And 8 out of 10 are not happy with how the economy is being managed
1 March 2018, Kampala: More than half of Ugandans mention poverty and food insecurity as the main problems facing their households: 1 out of 4 cite poverty directly (26%), and a further 1 out of 7 mention hunger or drought (15%) and the high cost of living (14%).
A majority of citizens report that they have faced food insecurity in the past three months: 7 out of 10 say that they had to skip a meal because of a lack of food (75%), that their household ran out of food (69%), and they were hungry but did not eat (67%). Even higher numbers have been worried about running out of food in the past three months (85%). Food stress is markedly higher in Uganda than in Kenya across all of these measures.
Experiences of food security also vary within the country and by group. In both urban (45%) and rural (51%) areas, and in wealthier households (39%) as well as poorer ones (60%), Ugandans often go hungry. The sharpest variations come when considering specific sub-regions. In Karamoja, five out of six residents (85%) have gone a whole day without food in the three months before the survey, while in Lango one out ten residents (9%) have experienced this problem.
And only 1 out of 5 citizens (22%) report having enough income to meet their needs on a daily basis.
As a result, a significant majority of Ugandans are dissatisfied with the country’s direction in terms of economic management (84%) and with the creation of job and income generation opportunities (71%).
These findings were released by Twaweza in a research brief titled Under pressure? Ugandans’ opinions and experiences of poverty and financial inclusion. The brief is based on data from Sauti za Wananchi, Africa’s first nationally representative high-frequency mobile phone survey. The findings are based on data collected from 1,925 respondents across Uganda in October 2017.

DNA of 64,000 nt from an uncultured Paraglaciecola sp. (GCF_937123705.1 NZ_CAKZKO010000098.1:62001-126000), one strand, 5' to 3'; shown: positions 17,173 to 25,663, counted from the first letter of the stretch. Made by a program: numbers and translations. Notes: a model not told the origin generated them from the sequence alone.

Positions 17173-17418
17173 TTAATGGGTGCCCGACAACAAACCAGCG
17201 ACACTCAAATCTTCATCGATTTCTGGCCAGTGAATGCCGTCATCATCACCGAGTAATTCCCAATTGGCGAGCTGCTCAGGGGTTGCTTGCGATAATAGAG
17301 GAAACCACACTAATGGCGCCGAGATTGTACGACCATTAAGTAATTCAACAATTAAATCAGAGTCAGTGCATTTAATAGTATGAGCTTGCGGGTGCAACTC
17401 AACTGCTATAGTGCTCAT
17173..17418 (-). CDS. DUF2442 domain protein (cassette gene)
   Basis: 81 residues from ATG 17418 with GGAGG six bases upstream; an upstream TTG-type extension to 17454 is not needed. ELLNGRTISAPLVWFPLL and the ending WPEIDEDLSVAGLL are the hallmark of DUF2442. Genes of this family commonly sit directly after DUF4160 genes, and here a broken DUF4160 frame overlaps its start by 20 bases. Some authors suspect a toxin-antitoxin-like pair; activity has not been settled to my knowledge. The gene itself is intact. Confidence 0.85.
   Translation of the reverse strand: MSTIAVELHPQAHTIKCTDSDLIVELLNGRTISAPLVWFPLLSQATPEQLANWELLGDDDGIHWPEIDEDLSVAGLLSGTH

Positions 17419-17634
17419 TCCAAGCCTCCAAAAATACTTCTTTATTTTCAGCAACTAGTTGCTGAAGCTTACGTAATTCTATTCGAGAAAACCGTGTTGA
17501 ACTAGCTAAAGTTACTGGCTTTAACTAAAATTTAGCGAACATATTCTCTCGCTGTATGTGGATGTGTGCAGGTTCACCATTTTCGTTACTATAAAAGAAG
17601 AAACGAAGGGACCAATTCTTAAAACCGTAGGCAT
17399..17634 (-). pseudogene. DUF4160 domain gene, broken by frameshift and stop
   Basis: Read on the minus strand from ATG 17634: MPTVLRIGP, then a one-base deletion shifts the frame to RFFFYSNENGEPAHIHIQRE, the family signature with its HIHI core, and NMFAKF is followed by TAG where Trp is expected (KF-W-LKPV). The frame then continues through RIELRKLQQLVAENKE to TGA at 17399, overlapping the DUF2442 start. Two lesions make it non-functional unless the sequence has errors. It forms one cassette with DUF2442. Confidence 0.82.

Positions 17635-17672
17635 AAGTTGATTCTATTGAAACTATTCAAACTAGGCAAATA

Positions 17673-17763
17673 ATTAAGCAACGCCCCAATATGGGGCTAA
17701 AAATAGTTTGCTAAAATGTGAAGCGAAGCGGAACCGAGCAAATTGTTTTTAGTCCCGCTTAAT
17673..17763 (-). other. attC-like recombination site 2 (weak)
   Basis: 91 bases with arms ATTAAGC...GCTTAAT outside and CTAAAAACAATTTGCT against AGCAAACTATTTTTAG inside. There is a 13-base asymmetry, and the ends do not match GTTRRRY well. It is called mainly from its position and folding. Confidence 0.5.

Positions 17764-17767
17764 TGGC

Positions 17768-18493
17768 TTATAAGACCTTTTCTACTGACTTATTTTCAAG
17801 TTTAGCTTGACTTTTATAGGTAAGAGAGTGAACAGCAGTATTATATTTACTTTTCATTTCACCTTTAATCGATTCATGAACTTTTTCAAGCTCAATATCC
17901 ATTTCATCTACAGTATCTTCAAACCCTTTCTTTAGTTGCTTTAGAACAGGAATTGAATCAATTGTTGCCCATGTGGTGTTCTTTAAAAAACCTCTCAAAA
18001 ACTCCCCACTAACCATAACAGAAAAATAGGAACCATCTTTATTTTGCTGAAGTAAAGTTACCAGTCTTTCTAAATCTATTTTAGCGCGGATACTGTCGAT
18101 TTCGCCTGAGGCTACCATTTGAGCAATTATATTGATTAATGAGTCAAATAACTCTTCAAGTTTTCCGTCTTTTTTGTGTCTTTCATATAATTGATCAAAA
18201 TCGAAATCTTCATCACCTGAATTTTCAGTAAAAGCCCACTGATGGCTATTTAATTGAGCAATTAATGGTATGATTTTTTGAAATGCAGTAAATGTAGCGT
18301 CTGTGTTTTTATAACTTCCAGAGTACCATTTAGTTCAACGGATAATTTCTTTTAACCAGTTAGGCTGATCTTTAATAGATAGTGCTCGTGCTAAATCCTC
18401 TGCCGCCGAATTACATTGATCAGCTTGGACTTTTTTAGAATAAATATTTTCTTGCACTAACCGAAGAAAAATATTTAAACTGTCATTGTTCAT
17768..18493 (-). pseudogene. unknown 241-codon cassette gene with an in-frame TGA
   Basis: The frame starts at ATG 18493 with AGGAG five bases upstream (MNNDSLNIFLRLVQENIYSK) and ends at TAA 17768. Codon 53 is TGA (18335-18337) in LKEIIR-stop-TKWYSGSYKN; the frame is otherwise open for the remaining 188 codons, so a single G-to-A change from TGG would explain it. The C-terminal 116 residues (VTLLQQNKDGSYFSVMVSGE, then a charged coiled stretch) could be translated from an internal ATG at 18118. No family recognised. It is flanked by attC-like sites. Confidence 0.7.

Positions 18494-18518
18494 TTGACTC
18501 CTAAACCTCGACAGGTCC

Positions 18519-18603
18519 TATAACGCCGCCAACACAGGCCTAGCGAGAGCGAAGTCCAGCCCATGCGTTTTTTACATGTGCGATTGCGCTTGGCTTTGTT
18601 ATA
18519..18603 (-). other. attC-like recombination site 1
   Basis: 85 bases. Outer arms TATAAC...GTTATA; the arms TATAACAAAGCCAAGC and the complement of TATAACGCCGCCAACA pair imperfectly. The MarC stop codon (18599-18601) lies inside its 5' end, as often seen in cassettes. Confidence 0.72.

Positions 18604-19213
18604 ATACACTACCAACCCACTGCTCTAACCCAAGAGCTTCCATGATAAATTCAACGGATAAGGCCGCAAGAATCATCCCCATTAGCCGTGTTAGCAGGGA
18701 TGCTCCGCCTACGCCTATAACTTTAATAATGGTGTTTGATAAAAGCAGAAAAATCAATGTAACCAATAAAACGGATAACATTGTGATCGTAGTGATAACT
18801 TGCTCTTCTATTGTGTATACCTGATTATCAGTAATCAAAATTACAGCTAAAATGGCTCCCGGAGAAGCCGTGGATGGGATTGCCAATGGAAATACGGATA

Financial inclusion can provide a route for citizens to manage their finances better. However, only 1 out of 6 Ugandans have a bank account (16%) and this proportion has not grown in recent years. In addition, fewer than 1 out of 6 has a debit card (14%) or an account with a SACCO (14%), and very few have an account with a microfinance institution (4%), a pension (2%), an insurance product (2%) or a credit card (1%).
Although 1 out of 3 citizens have borrowed money in the past five years, these loans tend to be taken from informal groups (30%) rather than regulated financial institutions. Also, men (40%) are more likely to borrow money than women (29%).
However mobile money is accessible to all. Two out of three citizens report having a mobile money account (68%). And mobile money is available to groups often left behind by other financial services and products, namely women and the young.
Marie Nanyanzi, Sauti za Wananchi Officer at Twaweza, said “These data reveal a very challenging picture: our citizens are hungry and are struggling financially. And a large majority are unhappy with the way in which the economy is being managed.”
“Although financial inclusion might help them to cope through difficult times,” she continued “there are inequalities in access. But, mobile money emerges as a great equalizer. Even among traditionally excluded groups, such as women and the young, mobile money services offer a pathway to life-improving loans, savings and other financial services.”
Dr Mary Goretti Nakabugo of Twaweza, said: “Ordinary Ugandans are working very hard to provide for themselves and their children, but they are struggling to achieve economic security. The government can step in to support their efforts and ensure that no one is left behind as the country forges ahead.”
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